Thanksgiving morning, here in the US. I am thankful for many things.

U.N. emergency relief coordinator Jan Egeland complains of a “meltdown in security” in Darfur that prevents humanitarian aid workers from reaching the three million genocide survivors who have fled to refugee camps. * * * The anti-Syrian, Christian Lebanese politician Pierre Gemayel was assassinated. His grandfather, of the same name, founded the Phalange, a Maronite Christian political party. The assassination sparked renewed tension with Syria. * * * The Israeli city of Sderot has been repeatedly hit with missiles this week, killing two Israelis. Israel has responded with a military incursion into the Gaza Strip, killing several Palestinians. * * * The situation in Iraq deteriorates by the day. Several hours ago, as of this writing, over 140 people died in coordinated bombings in Baghdad’s Sadr City neighborhood. U.N. Secretary-General Kofi Annan said earlier this week that the US is “trapped in Iraq”. * * * The number of terrorist and insurgent incidents in Afghanistan quadrupled in 2006, as did the number of related deaths, according to a recent report by the joint coordinating and monitoring board of the Afghan government, the UN, and foreign interested parties. The death toll includes an estimated 1,000 civilians.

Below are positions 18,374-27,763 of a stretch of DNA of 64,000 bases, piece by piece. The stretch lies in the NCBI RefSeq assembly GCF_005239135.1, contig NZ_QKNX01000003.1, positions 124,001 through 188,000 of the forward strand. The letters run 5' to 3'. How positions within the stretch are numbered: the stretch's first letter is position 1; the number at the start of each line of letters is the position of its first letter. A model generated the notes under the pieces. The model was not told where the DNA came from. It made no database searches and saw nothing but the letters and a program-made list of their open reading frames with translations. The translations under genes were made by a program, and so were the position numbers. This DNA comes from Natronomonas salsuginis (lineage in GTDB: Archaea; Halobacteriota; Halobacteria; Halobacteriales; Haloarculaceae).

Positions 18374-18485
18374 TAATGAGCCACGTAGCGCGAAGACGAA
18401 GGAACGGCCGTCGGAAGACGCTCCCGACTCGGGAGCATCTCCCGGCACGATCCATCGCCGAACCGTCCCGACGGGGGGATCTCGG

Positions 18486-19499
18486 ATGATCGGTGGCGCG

On the domestic front, President Bush has selected the director of an organization that opposes contraception to head the federal office that oversees family planning programs. While it’s not in the same category as war in the Middle East, it’s the final absurdity that stops me in my tracks. Just who is in charge, anyway?

And then, once in a while, something staggers me the other way. I was about to leave to celebrate Thanksgiving at my parents’ house when I stumbled across this news item, emailed to me by a friend two days ago.

“In a landmark ruling, Israel’s Supreme Court ordered the government Tuesday to recognize same-sex marriages performed abroad. … The significant changes are that [same-sex couples] will now get the same tax breaks as a married couple and be able to adopt children, [legal expert Moshe] Negbi said. Israeli law stipulates a couple must be married to adopt a child. ‘The marriages of same-sex couples who marry in places like Canada where the law recognizes such marriages, will also be recognized in Israel, and they will be registered as married here,’ Negbi said.” — “Israel orders gay marriage recognition”, Steve Weizman, AP, Seattle Post-Intelligencer

What a difference this will make to same-sex parents in Israel and to aspiring immigrants to Israel. What a difference it makes to anyone concerned about family rights in Israel or anywhere in the world. What a difference it makes to me on a very personal level.

I have had so many blessings this year. Others get genocide.

I sit here, trying to interpret this before I leave for Thanksgiving dinner. I may be sitting here for a while.